Document Detail


Reorientation in diamond-shaped environments: encoding of features and angles in enclosures versus arrays by adult humans and pigeons (Columbia livia).
MedLine Citation:
PMID:  23299225     Owner:  NLM     Status:  Publisher    
Abstract/OtherAbstract:
Although geometric reorientation has been extensively studied in numerous species, most research has been conducted in enclosed environments and has focused on use of the geometric property of relative wall length. The current studies investigated how angular information is used by adult humans and pigeons to orient and find a goal in enclosures or arrays that did not provide relative wall length information. In enclosed conditions, the angles formed a diamond shape connected by walls, whereas in array conditions, free-standing angles defined the diamond shape. Adult humans and pigeons were trained to locate two geometrically equivalent corners, either the 60° or 120° angles. Blue feature panels were located in the goal corners so that participants could use either the features or the local angular information to orient. Subsequent tests in manipulated environments isolated the individual cues from training or placed them in conflict with one another. In both enclosed and array environments, humans and pigeons were able to orient when either the angles or the features from training were removed. On conflict tests, female, but not male, adult humans weighted features more heavily than angular geometry. For pigeons, angles were weighted more heavily than features for birds that were trained to go to acute corners, but no difference in weighting was seen for birds trained to go to obtuse corners. These conflict test results were not affected by environment type. A subsequent test with pigeons ruled out an interpretation based on exclusive use of a principal axis rather than angle. Overall, the results indicate that, for both adult humans and pigeons, angular amplitude is a salient orientation cue in both enclosures and arrays of free-standing angles.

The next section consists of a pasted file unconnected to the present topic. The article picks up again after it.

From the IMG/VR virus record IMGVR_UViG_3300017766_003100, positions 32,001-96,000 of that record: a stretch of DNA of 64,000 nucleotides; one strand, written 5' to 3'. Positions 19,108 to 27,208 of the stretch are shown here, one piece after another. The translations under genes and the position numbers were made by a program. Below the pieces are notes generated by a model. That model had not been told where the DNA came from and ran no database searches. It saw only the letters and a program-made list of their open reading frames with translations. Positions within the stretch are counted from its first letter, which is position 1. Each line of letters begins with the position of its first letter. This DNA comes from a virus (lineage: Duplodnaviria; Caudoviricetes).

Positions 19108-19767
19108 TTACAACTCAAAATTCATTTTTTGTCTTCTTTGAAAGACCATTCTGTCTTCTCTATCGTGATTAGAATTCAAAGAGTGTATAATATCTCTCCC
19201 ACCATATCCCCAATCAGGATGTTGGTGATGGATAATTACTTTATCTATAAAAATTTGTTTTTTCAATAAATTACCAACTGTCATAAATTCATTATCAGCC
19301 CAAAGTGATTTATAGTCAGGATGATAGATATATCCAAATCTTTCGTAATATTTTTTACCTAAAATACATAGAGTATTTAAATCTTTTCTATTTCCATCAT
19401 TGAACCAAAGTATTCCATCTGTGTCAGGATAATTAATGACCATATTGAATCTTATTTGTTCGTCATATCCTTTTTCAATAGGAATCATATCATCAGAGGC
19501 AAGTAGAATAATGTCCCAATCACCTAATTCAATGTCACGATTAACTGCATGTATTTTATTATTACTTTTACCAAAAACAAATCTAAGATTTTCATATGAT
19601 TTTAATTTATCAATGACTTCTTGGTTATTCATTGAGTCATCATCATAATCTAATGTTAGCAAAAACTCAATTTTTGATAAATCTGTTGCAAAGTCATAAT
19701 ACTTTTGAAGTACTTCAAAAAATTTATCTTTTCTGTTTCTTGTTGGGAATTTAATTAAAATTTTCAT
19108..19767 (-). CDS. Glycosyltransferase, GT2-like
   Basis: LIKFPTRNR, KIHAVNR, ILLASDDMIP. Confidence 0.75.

Authors:
Danielle M Lubyk; Marcia L Spetch; Ruojing Zhou; Jeffrey Pisklak; Weimin Mou
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Publication Detail:
Type:  JOURNAL ARTICLE     Date:  2013-1-9
Journal Detail:
Title:  Animal cognition     Volume:  -     ISSN:  1435-9456     ISO Abbreviation:  Anim Cogn     Publication Date:  2013 Jan 
Date Detail:
Created Date:  2013-1-9     Completed Date:  -     Revised Date:  -    
Medline Journal Info:
Nlm Unique ID:  9814573     Medline TA:  Anim Cogn     Country:  -    
Other Details:
Languages:  ENG     Pagination:  -     Citation Subset:  -    
Affiliation:
Department of Psychology, University of Alberta, Biological Sciences Building, Edmonton, AB, T6G 2E9, Canada, lubyk@ualberta.ca.
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